SSAB, LKAB and Vattenfall announced that their joint owned HYBRIT pilot plant in Lulea, Sweden has produced the world’s first hydrogen DRI with fossil-free electricity. Trial production began at HYBRIT 's pilot plant in August 2020 and is planned to run until 2024. HYBRIT aims to substitute coking coal with hydrogen and create a value chain for fossil-free steel and reduce Sweden’s total CO2 emissions by 10%.

The world’s first fossil-free industrial-scale production with production capacity of 1.3Mtpa in Gällivare, North Sweden is scheduled to begin in 2026. The product from the demonstration plant will contribute to LKAB’s transition plan. It is expected to expand DRI pellet production to a full capacity of 2.7Mtpa by 2030, providing SSAB and other plants with feedstock for its fossil-free steel. The new plant will use the new HYBRIT technology to remove the fossil fuel consumption.



China's Hesteel Group (HBIS) has also embarked on the DRI using the hydrogen path. It plans to build hydrogen-based DRI plant with an annual output of 1.2Mtpa in Zhangjiakou City, Hebei Province. Currently, there are no DRI plants in the East Asian region including major producers in Japan and Korea as these countries are traditional importers of LNG. The DRI plant will be the first gas-based DRI plant in China. Compared with the traditional BF/BOF process, carbon dioxide emissions will be reduced by 40% to 60%.

The first stage of 600kt is planned to be put into operation by the end of 2022. After completion, it will be the world's first industrialised production plant using hydrogen-rich gas to produce DRI. The second stage of an additional 600kt will use hydrogen as reducing gas generated by electrolysing water using wind energy, solar energy and other renewable energy to realise fossil-free smelting.



At the end of March 2022, South Korean steel giant POSCO signed a heads of agreement with Australian mining company Hancock Prospecting to study the feasibility of HBI production. The feasibility study will look into the construction of an HBI plant and to develop a detailed plan by the year-end.

POSCO plans to invest in an HBI production facility with a production capacity of 2Mtpa, in partnership with Hancock's Roy Hill mine. The plant will supply a POSCO EAF plant to be built in South Korea by 2027.


Tosyali Holding

In July 2021, Tosyali Holding awarded Midrex a contract to build a second DRI plant at the Tosyali Algerie steelworks in Bethioua (Oran), Algeria. The DRI plant will produce 2.5Mtpa of cold DRI and hot DRI, with the capability of all Midrex Plants to operate with additional hydrogen in the future. HDRI will be fed via a hot transport conveyor into a new EAF.

The conveyor allows greater EAF productivity and energy savings. During melt shop outages, the plant can continue producing CDRI up to full capacity, which maximises operational ability. It expects the new plant to start operations in mid-2024.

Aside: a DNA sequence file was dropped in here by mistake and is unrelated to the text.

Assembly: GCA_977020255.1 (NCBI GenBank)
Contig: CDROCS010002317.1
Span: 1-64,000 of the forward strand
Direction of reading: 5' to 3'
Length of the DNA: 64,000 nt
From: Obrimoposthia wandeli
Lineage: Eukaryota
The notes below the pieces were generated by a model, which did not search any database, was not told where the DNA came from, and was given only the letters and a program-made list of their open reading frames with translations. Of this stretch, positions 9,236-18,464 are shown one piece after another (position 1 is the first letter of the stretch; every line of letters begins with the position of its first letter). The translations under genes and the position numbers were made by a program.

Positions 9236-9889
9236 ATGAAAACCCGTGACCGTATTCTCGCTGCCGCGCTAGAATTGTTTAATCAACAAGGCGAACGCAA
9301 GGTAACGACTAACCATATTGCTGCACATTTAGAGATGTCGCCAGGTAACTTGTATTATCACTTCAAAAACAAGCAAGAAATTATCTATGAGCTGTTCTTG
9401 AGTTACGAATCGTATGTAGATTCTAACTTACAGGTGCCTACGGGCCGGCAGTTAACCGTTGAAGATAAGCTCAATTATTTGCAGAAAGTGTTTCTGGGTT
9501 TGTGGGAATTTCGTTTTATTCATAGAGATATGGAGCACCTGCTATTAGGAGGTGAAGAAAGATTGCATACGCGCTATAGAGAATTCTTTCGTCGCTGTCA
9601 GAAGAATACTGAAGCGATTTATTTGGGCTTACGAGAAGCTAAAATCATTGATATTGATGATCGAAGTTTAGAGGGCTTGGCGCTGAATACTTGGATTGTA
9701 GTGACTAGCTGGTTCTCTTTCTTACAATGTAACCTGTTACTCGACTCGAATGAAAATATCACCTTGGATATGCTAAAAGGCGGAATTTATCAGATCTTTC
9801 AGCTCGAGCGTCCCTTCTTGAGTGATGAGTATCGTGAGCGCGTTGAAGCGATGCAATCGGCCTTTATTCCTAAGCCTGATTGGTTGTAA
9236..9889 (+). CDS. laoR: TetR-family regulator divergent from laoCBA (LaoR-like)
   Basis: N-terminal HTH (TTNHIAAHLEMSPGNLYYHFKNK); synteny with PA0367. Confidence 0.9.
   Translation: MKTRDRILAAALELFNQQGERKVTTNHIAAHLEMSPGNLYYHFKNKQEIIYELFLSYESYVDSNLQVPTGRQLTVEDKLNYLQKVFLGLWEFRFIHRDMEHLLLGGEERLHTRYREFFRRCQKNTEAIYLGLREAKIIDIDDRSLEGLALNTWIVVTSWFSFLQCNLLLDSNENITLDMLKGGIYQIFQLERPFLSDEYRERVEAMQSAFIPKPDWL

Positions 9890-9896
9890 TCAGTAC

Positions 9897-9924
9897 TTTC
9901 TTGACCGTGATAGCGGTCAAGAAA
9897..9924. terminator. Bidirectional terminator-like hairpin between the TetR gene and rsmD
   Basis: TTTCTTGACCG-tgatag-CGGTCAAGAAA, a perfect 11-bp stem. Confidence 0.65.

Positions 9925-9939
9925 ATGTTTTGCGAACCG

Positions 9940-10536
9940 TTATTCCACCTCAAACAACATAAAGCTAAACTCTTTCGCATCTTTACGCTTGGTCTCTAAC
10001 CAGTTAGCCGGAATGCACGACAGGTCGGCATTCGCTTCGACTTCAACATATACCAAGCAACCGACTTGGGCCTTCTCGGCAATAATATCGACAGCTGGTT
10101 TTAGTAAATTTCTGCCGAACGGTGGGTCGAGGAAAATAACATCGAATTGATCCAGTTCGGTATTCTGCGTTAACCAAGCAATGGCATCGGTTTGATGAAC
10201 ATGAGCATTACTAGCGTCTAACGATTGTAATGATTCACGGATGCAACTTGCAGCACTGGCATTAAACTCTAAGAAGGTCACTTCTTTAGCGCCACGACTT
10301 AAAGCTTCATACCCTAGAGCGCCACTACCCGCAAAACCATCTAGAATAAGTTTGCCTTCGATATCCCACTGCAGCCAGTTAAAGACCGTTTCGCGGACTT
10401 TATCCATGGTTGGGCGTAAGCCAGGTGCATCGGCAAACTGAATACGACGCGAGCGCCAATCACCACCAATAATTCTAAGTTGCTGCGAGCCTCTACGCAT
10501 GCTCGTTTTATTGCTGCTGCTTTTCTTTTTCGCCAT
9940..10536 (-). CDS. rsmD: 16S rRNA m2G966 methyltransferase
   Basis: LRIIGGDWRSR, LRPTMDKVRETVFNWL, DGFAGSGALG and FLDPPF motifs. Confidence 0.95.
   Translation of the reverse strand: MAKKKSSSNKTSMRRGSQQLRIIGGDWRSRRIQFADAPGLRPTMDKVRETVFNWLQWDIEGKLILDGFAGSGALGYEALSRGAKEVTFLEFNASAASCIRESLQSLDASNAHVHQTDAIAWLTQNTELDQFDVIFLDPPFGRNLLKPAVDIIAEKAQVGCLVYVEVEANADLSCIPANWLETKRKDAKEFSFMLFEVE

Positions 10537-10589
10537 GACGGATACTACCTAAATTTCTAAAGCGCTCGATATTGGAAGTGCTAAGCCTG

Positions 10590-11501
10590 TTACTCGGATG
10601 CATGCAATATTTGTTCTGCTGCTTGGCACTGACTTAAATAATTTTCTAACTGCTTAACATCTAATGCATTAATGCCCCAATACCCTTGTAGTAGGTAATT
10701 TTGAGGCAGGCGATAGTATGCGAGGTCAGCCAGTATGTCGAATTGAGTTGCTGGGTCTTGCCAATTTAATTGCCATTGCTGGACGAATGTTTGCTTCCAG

Metalloinvest has long been the centre for DRI production in Russia, as the company believes that premium pellets and HBI/DRI are the future of green steelmaking. Metalloinvest will be doubling down on its position as the largest producer of merchant DRI, by adding a 2Mtpa DRI/HBI plant at MGOK, which is jointly owned by USM, to capitalise on its upgraded pellet products.

The plant is scheduled to be commissioned in the first half of 2024 with a total investment of more than RUB40b (US$550m). The company will have the ability to produce concentrate, BF grade pellets, DR grade pellets and HBI at all its mining complexes. In the meantime, it is expected that MGOK’s DR grade pellets will be sold on the merchant market as well as used by the company’s other facilities as required.  

Metalloinvest has contracted with Midrex Technologies to construct a new HBI Plant (HBI-4) at Lebedinsky GOK (LOGK). The plant has a design production capacity of 2.08Mtpa, and investment in the project will be approximately US$600m. The project will create 375 jobs and is expected to be operational in the first half of 2025.

When the two new HBI plants are fully operational, the combined HBI production capacity of USM and Metalloinvest will reach ~9Mtpa.


NLMK Group

Russian steelmaker NLMK Group has signed a Memorandum of Intent (MOI) with the Belgorod Region administration, and the Russian Ministry of Industry and Trade to construct a new metals and mining facility at the Stoilensky Mining and Beneficiation Plant.

The project covers the expansion of the existing open-pit mine to increase iron ore output from 43Mtpa to 67Mtpa, the construction of new beneficiation capacities for a total of 10Mtpa of concentrate, a pelletising plant with a capacity of 9Mtpa of pellets, and an HBI plant with a capacity of 2.5Mt. The investment will total approximately RUB250bn (US$3.4bn). The project is planned to be implemented between 2024 and 2027, with commissioning scheduled from 2027-28.